The story quickly gets complex and in a way that reminds me of my stubborn cyberpunk fanboy love for William Gibson much of the greatness of this tale comes through in what is left out as opposed to what is written in. Not only does the story require attention, it demands cognition before rewarding the reader with a complete understanding of the events laid out.

"©ontent", Cory Doctorow

When he's not surfing the blogosphere, cape clad and begoggled in a hot air baloon, it's clear from reading ©ontent that Doctorow while being vexed with blindly lawsuit hurling copyright holders, GPL violators, and patchouli-scented info hippies, has a decidedly positive outlook.

While at time soap-boxy ©ontent also showcases Cory's ability to distill complex arguments into straightforward explanations which while sometimes lossy when it comes to detail never go as far as to dismiss the pertinent issues. It also manages to address much more than the standard copyright discussions you'd expect given the title, discussing the "I don't like reading off a computer screen" arguments of e-book nay-sayers, as well as expounding on the practical issues of Douglas Adams' "Hitchhikers Guide To The Galaxy". A worthy read in easily digestible components, this is another that I will certainly be going back to for seconds.

So there be my 2010 book report. I'm now back to re-reading worthy volumes in my collection and considering what to down next. It occurs to me that I get the bulk of my fiction in dead tree format and my non-fiction in pixels which seems like a crude basis for judgement. I'm open to suggestions for new material in both camps.


how i learned to appreciate music i hate

Disclaimer first: I am not a musician. I have never taken a more advanced music lesson than grade eight instrumental. I have never read a music appreciation book nor have I had any formal musical training of any meaningful kind. In short, the way I decide what music I like is completely "by ear". With regard to the people I mention below they are all real folks I know and while I am paraphrasing their quotes due to the intervening years between then and now, I have no doubt that the words below capture the meaning of our discussions.

Okay maybe hate is a strong word.

However, I've had the very good fortune to have met and spent a great deal of time with some talented musicians who's genre of choice varied widely from my own. When I announced to these people "well I don't like (genre X) because it doesn't sound good to me", they were patient enough and interested enough to point out a few incorrect assumptions I'd made. I have since repeated these conversations to others when the topic came up, and now I assemble them here for fun and profit.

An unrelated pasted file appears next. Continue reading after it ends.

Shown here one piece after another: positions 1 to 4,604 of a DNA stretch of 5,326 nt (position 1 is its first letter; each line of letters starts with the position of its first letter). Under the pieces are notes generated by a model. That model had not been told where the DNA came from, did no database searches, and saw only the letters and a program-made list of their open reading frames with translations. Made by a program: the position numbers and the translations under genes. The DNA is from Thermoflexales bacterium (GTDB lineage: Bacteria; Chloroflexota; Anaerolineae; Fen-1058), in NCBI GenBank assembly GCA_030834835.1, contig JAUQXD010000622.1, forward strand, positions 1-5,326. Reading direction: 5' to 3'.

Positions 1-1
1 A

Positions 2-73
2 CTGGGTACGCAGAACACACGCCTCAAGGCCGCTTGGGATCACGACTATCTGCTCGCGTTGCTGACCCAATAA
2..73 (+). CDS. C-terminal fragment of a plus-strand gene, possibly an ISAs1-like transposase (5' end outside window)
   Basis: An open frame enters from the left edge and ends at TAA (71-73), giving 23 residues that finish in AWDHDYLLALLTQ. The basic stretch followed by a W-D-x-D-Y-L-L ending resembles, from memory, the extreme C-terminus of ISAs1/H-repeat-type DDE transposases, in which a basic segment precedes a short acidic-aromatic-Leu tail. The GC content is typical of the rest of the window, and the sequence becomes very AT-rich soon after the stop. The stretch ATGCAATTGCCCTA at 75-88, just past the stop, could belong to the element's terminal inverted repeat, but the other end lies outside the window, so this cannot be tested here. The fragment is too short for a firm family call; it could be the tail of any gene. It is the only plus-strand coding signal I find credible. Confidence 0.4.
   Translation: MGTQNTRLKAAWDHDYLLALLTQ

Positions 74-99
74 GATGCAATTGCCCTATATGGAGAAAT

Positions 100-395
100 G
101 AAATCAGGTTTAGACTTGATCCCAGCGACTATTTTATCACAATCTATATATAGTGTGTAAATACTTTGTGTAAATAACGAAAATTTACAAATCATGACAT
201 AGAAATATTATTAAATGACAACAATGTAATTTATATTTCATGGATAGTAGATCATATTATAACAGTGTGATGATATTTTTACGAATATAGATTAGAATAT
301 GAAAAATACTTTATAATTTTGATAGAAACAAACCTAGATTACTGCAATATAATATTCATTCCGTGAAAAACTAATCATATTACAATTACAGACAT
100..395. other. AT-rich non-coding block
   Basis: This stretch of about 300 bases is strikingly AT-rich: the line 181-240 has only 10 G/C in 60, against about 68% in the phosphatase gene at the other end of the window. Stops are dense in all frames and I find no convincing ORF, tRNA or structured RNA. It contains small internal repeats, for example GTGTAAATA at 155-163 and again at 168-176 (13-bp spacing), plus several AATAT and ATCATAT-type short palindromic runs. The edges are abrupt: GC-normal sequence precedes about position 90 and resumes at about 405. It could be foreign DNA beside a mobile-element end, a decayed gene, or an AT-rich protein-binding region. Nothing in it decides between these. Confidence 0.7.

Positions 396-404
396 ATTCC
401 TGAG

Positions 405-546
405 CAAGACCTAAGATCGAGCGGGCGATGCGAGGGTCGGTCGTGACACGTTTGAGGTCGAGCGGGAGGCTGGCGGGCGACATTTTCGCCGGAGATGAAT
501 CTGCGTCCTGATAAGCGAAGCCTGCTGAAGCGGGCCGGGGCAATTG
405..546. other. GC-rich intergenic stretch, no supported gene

1. "I don't like speed metal / experimental rock! It sounds like a garbage truck crashing into a department store!"

Scott, an old friend of mine who was the assistant manager at the first techie job I ever worked was among other things a drummer in hard rock band, a lover of speed metal, and a Frank Zappa aficionado. Several things I cared little about when we first met. He had a binder of Zappa CD's so thick and well stocked that we could ( and did! ) listen to Zappa and The Mothers all day, all week, and never hear the same version of the same song twice in a MONTH.

"What IS this weird crap!?" I would bellow at him. I couldn't fathom what he found so entertaining about the cacophony of strange sounds, trippy lyrics, and bizarre on stage banter that permeated his collection.

What he explained to me is that the joy for him in music of this style was the technical excellence of the musicians. Frank and his crew would spend months in a studio sampling, mixing, jamming, and assembling impossible sounding musical tapestries for release as a studio set. Then they would jam and jam and jam until they discovered a way to recreate every auditory nuance live on stage for their adoring fans.

"Do you have any idea how much talent it takes to do either the studio production OR the live recreation, let alone do BOTH and do it damned well?"

I didn't, that is I didn't until he pointed it out.

Now it can safely be said that I don't have as vast a collection of Zappa on my iPod as Scott did in his binder, but when the time comes to eat some snow I always watch out where the huskies go.